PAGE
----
How to Avoid the Most Common Factory Injuries

Working in a factory definitely comes with some risks. While there are plenty of health and safety regulations to help ensure that companies have to do their best to ensure the safety of people working in their factories, dealing with machinery, parts and even just getting materials from warehouse facilities can pose risks.

For the most part, it is the responsibility of the employer to make an occupational working environment like a factory as non threatening to health and safety as possible, it is still important that people in jobs that involve working with machinery, going up ladders, or driving things like forklifts are aware of their own impact on health and safety – both for their own benefit and that of other workers around them.

Here, we look at some of the most common factory injuries, and how to make sure you avoid them when working in a factory role:


Nearly all kinds of manufacturing or production facilities have machines or implements for cutting materials – after all, to make anything you usually need to cut it to size. These can vary from manual guillotine type devices for cutting paper and card, through to more hi tech things like plasma cutters. Whether the machines you are working with are designed for cutting sausages, fabric for dresses or steel, they can still take off a finger or another piece of flesh and bone if you don’t use them in the proper way – this is one of the most common workplace injuries among people who work with sharp edged machinery.

To ensure your safety, never use machines that cut materials without having had the proper training. Also, use common sense – if something doesn’t seem right about your machine, for instance if something is loose, get it checked by a professional rather than trying to soldier on with your work – you may be being paid by the piece but still, it is worth losing some time rather than losing a finger!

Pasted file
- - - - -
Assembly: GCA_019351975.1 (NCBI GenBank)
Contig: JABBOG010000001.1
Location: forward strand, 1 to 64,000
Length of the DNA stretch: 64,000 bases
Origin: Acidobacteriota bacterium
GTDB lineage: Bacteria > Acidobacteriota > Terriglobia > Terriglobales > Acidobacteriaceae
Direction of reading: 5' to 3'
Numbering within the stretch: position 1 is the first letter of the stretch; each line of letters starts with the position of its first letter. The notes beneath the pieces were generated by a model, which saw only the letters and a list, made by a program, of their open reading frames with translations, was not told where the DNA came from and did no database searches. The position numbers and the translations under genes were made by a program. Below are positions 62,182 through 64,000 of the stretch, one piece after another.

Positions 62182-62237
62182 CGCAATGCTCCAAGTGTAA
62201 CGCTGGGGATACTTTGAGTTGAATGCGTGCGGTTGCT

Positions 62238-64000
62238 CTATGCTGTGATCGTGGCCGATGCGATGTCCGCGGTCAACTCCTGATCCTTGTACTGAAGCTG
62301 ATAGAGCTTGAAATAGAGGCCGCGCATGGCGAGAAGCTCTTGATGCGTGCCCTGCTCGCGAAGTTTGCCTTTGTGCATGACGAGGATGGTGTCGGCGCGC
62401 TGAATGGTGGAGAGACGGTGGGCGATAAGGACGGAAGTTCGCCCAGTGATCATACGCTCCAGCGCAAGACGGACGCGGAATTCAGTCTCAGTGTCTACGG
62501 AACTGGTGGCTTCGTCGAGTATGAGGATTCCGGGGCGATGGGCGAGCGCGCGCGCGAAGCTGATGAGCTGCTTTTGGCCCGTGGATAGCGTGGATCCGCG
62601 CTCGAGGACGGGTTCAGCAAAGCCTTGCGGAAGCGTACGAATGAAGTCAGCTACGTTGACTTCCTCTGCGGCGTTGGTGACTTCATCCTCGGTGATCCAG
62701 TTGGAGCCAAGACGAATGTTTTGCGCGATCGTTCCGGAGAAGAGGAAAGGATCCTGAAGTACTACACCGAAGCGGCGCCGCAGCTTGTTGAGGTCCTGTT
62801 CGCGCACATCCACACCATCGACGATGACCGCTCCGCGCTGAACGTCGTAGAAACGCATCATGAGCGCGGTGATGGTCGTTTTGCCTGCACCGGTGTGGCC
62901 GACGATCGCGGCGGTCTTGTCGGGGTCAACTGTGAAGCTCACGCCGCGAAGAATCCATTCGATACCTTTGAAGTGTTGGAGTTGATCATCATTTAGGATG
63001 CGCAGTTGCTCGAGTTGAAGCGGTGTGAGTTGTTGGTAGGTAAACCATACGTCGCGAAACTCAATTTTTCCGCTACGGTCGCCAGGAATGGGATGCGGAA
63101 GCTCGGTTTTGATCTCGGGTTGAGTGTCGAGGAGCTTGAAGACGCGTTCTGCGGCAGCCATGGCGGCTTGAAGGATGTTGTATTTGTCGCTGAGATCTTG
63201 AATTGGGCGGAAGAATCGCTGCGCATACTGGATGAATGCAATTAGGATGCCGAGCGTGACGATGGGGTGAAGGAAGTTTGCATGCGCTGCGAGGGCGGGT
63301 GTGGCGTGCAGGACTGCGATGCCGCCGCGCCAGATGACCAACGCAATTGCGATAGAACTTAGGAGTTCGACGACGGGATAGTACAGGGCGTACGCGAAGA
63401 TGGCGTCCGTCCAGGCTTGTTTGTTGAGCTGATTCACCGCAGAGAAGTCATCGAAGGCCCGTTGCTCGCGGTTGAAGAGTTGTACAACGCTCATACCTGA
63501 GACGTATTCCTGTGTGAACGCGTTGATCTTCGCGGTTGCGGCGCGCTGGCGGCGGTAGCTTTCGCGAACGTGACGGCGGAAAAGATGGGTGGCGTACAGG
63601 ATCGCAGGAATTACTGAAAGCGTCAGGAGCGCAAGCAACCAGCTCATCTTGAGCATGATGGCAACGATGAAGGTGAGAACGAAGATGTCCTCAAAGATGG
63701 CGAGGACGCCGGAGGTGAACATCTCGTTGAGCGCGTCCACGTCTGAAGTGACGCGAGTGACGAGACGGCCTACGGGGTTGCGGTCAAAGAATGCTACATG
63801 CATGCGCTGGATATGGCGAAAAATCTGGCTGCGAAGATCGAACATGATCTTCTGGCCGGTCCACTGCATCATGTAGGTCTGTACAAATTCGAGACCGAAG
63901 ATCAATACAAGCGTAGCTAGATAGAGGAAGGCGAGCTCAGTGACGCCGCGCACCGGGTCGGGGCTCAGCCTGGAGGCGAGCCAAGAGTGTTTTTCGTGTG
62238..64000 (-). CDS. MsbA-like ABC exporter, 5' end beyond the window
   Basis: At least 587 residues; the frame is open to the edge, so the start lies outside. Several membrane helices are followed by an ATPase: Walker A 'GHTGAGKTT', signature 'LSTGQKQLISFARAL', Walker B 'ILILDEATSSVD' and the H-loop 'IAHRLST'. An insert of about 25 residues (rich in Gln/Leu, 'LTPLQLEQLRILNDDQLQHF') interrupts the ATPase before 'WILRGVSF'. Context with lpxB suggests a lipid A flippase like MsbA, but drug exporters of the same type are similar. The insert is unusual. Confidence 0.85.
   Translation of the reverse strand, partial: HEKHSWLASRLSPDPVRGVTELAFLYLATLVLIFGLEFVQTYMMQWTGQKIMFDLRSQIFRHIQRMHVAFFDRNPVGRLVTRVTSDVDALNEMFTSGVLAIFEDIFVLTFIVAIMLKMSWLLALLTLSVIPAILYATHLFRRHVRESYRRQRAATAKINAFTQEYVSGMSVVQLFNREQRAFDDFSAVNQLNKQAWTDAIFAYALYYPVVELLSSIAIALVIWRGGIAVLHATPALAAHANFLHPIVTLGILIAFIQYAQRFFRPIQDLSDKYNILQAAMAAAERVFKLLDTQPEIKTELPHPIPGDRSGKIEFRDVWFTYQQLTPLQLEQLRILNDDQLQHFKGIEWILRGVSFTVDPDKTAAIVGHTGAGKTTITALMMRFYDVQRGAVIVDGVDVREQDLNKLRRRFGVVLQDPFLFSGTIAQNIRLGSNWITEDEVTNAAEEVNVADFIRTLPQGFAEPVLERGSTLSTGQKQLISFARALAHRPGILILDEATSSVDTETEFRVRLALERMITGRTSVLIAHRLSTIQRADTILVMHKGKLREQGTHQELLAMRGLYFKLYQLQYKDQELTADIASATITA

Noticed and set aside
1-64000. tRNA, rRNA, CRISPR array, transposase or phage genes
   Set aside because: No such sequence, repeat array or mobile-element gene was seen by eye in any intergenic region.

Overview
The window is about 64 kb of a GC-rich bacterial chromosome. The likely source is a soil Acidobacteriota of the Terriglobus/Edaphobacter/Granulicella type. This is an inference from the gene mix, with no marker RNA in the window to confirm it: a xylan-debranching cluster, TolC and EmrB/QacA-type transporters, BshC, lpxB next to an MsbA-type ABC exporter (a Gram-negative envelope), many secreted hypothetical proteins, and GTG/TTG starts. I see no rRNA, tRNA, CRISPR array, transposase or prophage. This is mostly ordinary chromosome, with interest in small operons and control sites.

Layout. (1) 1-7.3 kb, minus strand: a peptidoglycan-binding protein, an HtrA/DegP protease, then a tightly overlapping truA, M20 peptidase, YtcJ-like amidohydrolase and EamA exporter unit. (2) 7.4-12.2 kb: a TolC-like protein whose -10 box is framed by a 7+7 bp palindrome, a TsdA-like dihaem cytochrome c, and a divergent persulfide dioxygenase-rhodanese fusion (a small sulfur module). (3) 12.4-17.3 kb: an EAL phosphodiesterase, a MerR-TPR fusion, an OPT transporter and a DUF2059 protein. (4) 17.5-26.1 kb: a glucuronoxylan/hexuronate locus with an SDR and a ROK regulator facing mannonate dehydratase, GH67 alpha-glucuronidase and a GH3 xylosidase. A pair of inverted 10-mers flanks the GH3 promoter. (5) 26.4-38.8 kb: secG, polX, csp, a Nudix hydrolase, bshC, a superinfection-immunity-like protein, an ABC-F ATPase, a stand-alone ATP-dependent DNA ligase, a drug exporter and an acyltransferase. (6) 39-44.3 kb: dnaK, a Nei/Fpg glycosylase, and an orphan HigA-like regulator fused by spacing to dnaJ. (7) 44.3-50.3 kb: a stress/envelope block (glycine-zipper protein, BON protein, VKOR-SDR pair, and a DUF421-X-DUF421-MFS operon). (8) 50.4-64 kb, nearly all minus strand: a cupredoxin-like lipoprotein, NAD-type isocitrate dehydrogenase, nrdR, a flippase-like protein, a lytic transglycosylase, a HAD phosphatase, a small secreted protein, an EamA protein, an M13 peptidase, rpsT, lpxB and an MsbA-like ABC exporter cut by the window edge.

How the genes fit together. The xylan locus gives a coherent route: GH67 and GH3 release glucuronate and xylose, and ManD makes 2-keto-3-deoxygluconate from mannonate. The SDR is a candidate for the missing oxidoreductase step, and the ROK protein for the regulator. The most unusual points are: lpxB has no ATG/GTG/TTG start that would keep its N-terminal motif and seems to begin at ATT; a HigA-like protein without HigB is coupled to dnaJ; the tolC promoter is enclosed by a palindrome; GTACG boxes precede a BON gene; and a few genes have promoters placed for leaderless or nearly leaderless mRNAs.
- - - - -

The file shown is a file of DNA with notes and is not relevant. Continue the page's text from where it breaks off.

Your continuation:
Another thing that causes a large number of health and safety issues (and lawsuits) each year is people falling from ladders or stepladders at work. In a factory setting, you may need to scale ladders to retrieve materials or to place finished items in a warehouse. Make sure you understand ladder safety. Never use a stepladder without having three body parts in contact with it (this could be your feet and a hand, your feet and a knee, or your feet and part of your torso) as a general rule.

Lifting Injuries

Lifting is a normal part of any kind of manual work, but can severely injure your back, legs and arms if you don’t do it right. Never lift with your back, and make sure you are properly trained before lifting crates or boxes for use in your factory.

Workplace injuries can often be avoided by having the right training, and paying good attention to your own surroundings and how your body feels. If something is too heavy, don’t try and lift it yourself. If a ladder doesn’t feel stable, it probably isn’t. Put the safety of yourself and those around you first when you are working.

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